Blerta Sejdija: Beat Sexism
I hesitated a long time before starting up something like this. The subject is irritating to many people. This world has belonged for a long time to males and for most of history, anonymous was a woman. Yes, we are talking about discrimination based on sex in another sense, sexism. My name is Blerta Sejdija and I am the founder of “Beat Sexism”. I must mention that my background is Albanian, therefore I come from a place where women were suppressed and to this day many are. The point of this project is to show people that sexism is a problem. It is faced by women every day and it is a valid problem to discuss. My desire to do something for the society has always been a goal since I was a little girl. Because of my curiosity, I very quickly became introduced to our society, cultural aspects and the issue of remaining inequality. I found myself in conversation after conversation with classmates, friends, family, and relatives. I commenced questioning of all the women in the society. I realized that by remaining silent we allow for the continuing persecution and abuse of women. Due to the rise and dominance of social media in the 21st century, women and girls worldwide have been given a new voice that has never been heard before. We need to unlock the potential of women and empower them, and that’s the aim of Beat Sexism.
People question feminism in the 21st century and I find it rather saddening. Telling women they should have left earlier, worn something else, said something else, said no, said no louder, screamed to avoid being abused is just respectability politics for feminism. This is the right moment to remind some men that privilege makes you blind, you think something is not a problem because that problem doesn’t address you personally. Also, do not get me wrong, because when I say that privilege is the reason of not understanding the need of feminism, I’m not saying you don’t have any problems, or have never experienced hardship. I’m saying you do not have specific problems that come from a particular form of oppression. Look for where your privilege intersects with somebody's oppression. That is the piece of the system that you have the power to destroy.
In December 2018 it will be exactly 2 years that I’m actively contributing with Beat Sexism to the fight for equal rights. Beat Sexism expanded really fast and now is present in 20 countries worldwide. Because many activists wanted to join Beat Sexism, I decided to establish, the so-called “Beat Sexism Clubs”. By joining these Clubs activists empower both people in their own communities and adolescent girls and women in developing countries to rise up. Besides being an online movement, we also provide legal advice. It is important that women understand the law and their legal rights. Through our free and confidential legal advice, we helped many in need through the law.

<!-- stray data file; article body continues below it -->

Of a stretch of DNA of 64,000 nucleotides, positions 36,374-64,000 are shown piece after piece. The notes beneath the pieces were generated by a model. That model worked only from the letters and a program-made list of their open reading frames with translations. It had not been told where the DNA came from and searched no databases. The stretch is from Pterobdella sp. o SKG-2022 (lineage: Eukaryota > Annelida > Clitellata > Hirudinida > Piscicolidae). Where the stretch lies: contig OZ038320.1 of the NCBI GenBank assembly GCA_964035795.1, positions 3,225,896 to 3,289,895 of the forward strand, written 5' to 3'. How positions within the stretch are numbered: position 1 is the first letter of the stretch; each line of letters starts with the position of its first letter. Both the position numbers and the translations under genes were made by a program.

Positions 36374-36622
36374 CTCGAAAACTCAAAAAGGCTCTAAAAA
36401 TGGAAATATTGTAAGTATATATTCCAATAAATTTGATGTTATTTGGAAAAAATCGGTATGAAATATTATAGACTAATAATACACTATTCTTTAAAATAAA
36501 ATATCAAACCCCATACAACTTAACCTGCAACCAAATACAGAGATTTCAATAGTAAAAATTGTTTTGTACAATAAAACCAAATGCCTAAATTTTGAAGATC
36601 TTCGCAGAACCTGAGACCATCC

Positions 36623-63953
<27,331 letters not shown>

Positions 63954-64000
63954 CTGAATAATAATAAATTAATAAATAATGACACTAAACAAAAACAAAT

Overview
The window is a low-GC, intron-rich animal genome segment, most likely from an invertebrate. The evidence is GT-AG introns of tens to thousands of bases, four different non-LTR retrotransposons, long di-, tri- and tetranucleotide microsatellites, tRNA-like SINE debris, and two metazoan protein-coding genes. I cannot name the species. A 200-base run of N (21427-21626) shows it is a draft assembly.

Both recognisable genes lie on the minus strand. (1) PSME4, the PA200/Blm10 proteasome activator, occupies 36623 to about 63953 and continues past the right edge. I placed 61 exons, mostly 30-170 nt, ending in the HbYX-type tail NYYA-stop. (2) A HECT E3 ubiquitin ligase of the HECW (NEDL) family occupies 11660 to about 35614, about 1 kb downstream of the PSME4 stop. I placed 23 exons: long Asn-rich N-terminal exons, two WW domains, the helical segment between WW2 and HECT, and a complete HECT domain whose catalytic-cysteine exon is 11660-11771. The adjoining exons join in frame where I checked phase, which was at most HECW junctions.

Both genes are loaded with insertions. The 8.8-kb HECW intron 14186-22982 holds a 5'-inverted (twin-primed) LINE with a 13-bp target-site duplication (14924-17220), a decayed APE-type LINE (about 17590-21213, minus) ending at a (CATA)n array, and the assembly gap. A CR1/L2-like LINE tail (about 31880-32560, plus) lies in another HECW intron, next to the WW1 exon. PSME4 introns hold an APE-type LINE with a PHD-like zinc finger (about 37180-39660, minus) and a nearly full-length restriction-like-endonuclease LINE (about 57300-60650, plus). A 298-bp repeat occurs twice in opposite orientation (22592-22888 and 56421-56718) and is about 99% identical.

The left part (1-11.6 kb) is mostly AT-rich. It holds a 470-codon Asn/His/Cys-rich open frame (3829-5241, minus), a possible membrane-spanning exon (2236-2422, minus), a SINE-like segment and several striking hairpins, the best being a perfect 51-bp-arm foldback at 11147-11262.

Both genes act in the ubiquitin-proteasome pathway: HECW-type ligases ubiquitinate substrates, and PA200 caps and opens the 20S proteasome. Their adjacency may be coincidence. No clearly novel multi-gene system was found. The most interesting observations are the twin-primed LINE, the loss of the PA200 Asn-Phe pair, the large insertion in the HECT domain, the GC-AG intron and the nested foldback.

I am an International affairs and diplomacy student. I was born and raised in the Czech Republic but my background is Albanian. Even though I don’t live there, I am really passionate about my country and its history and I try to contribute there. I am also really passionate about women’s rights, which is why it got to the point when I decided to create my own movement. Since a very little girl, I always had dreams of making a change or influence people in a good way. I didn’t know exactly how, but I knew that in some way I will. Besides activism, I, of course, have other interests. I enjoy reading, especially philosophical books. Thanks to Simone de Beauvoir & Sartre I turned into an existentialist. Existentialism makes you realize that “life isn’t meaningless”, in fact, it is too meaningful for you to let it pass you by, like a movie, with you as nothing but a passive observer. I also love painting and art generally, I’m a huge fan of classicism, impressionism, and surrealism. Because politics is something I am interested in, I take parts in different debates and summits that prepare young people like me to enter the world of diplomacy.
As I mentioned I am Albanian, and women in the Balkans are still marginalized. However, I was raised in central Europe. When it comes to equal rights in central Europe we’ve definitely progressed as a society. Women do have more social, political and economic rights than ever before – nonetheless, we still have to deal with the harmful side effects of gender inequality. I once received an e-mail saying, that women are subordinate to men in many cultures and I have to respect their culture and not criticize everyone who treats women unequally. Fact is that culture doesn’t make people. People make the culture. If it is true that the full humanity of women is not our culture, then we can and must make it our culture.